New clinical trial data suggests certain blood pressure medications can significantly slow the progression of diabetic eye disease.
US researchers have published data from a five-year multi-center clinical trial that demonstrates that the use medications commonly used to treat high pressure can help to prevent and slow progression of diabetic retinopathy.
The two medications – losartan and enalapril – work by targeting the rennin-angiotensin system, a hormone system that is controlled by the kidneys and that helps to regulate blood pressure within the body.
The trial, the longest ever to be conducted in this area of research, involved trial participants living with type 1 diabetes but with no detectable incidence of kidney disease or hypertension and minimal eye disease. Patients were randomly assigned to receive a daily dose of either losartan, enalapril or a placebo, and were monitored for five years.
Results showed that people given either medication were at least two times less likely to experience progression of their eye disease, a significant result. Interestingly, neither intervention showed a prevention of diabetic kidney disease – a surprising result that is contradictory to previous research.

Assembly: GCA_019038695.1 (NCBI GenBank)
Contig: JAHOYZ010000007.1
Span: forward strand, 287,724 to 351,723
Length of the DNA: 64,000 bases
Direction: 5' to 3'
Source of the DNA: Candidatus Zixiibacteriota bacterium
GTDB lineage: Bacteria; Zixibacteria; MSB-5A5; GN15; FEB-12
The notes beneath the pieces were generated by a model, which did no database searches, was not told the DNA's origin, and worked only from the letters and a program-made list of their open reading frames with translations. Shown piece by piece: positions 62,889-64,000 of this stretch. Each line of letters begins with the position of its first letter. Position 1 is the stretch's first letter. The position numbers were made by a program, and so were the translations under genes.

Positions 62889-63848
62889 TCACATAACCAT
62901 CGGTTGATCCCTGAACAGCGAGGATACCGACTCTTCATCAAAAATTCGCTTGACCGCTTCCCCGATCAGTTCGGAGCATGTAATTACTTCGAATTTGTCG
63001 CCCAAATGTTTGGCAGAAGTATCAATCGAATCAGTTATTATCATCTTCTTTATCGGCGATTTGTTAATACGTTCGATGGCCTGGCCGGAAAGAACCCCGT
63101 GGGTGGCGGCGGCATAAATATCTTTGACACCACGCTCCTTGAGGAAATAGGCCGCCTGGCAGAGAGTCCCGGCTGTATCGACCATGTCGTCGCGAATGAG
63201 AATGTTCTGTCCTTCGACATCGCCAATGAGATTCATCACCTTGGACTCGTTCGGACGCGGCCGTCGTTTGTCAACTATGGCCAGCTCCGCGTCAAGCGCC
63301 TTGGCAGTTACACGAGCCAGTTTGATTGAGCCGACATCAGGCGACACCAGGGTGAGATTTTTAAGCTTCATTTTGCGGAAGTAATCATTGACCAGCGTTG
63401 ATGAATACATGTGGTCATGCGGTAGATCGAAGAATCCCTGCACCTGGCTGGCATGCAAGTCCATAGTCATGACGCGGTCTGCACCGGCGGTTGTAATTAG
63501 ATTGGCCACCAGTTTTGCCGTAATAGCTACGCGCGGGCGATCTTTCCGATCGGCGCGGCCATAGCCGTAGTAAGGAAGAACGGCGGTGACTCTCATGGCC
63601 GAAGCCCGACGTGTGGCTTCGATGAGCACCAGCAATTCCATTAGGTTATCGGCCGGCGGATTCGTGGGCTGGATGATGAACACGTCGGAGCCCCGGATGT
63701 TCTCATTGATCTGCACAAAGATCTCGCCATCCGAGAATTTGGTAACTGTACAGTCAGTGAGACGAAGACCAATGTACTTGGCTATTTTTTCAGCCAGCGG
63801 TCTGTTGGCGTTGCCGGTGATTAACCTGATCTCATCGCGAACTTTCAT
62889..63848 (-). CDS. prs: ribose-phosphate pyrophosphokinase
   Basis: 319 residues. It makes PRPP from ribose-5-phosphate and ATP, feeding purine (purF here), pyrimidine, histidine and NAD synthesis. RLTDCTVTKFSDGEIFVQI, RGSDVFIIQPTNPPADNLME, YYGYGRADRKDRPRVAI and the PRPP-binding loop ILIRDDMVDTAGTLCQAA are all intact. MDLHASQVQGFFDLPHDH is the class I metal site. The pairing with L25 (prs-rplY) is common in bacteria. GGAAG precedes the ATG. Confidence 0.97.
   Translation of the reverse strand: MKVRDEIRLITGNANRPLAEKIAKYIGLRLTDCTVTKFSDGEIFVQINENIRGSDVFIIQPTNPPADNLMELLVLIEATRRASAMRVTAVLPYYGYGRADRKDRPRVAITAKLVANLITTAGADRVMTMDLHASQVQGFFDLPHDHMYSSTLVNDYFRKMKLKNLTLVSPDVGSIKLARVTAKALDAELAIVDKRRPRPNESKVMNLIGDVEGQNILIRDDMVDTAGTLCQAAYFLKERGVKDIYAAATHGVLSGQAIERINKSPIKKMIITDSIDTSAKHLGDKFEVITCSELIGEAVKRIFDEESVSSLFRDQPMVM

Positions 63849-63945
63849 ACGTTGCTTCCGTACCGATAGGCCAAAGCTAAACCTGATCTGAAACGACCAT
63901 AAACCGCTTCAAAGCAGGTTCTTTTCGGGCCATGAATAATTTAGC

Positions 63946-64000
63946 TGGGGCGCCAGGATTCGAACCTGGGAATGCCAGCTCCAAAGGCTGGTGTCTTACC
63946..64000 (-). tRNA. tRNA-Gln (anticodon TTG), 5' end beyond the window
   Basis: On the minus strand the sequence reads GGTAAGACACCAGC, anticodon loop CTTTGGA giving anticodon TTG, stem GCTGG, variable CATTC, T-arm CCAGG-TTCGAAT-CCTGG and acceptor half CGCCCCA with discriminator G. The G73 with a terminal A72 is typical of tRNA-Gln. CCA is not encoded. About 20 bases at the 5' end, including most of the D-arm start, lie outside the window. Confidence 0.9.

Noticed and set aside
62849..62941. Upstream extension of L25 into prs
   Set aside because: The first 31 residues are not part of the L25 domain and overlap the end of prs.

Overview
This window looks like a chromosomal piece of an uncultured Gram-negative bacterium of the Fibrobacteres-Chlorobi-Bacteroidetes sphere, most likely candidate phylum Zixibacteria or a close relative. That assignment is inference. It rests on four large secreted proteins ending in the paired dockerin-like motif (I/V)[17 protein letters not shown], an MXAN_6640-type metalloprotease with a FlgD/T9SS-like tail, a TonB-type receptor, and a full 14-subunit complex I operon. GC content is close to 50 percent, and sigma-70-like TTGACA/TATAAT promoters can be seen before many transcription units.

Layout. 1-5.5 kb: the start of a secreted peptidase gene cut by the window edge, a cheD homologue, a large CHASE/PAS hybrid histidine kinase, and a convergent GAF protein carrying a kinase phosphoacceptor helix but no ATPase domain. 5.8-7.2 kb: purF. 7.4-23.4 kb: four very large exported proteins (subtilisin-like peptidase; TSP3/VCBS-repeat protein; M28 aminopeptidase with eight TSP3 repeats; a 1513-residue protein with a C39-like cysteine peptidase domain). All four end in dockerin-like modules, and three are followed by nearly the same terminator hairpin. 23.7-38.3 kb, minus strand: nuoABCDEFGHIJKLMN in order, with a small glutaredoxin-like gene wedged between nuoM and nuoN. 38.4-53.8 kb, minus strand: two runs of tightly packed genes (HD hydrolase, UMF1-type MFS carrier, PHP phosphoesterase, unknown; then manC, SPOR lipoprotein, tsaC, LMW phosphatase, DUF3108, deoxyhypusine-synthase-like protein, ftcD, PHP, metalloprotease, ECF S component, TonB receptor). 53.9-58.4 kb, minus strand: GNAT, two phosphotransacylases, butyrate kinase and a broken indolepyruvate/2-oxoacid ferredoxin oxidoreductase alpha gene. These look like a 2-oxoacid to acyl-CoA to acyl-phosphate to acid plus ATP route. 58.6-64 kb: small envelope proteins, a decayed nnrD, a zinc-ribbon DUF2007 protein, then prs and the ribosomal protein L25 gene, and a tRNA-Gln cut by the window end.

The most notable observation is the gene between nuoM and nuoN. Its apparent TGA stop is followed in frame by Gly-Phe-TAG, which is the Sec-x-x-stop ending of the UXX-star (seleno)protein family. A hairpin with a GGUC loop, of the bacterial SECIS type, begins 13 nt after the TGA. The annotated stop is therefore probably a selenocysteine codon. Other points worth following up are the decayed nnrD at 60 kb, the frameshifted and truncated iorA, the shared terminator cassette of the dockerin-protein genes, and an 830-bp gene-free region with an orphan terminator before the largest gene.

According to Dr Paul Strumph, Chief Medical Officer of JDRF International, this study adds to the existing body of knowledge available about treating and preventing type 1 diabetes complications but emphasizes that work still needs to be done.
“This study adds to our understanding of the progression of eye disease in some people with type 1 diabetes – those with normal blood pressure, no detectable kidney disease and very mild eye disease.”
“Because the study did not evaluate the drugs effects on eye and kidney disease in people already experiencing diabetes complications such as elevated blood pressure, kidney disease and eye disease, it will not impact on clinical practice guidelines for that group.”
Future research will concentrate on identifying which groups of people with type 1 diabetes will benefit most from taking these medications in relation to any risks involved with ongoing use of the drug treatment.
New England Journal of Medicine. 2009 Jul 2;361(1):40-51.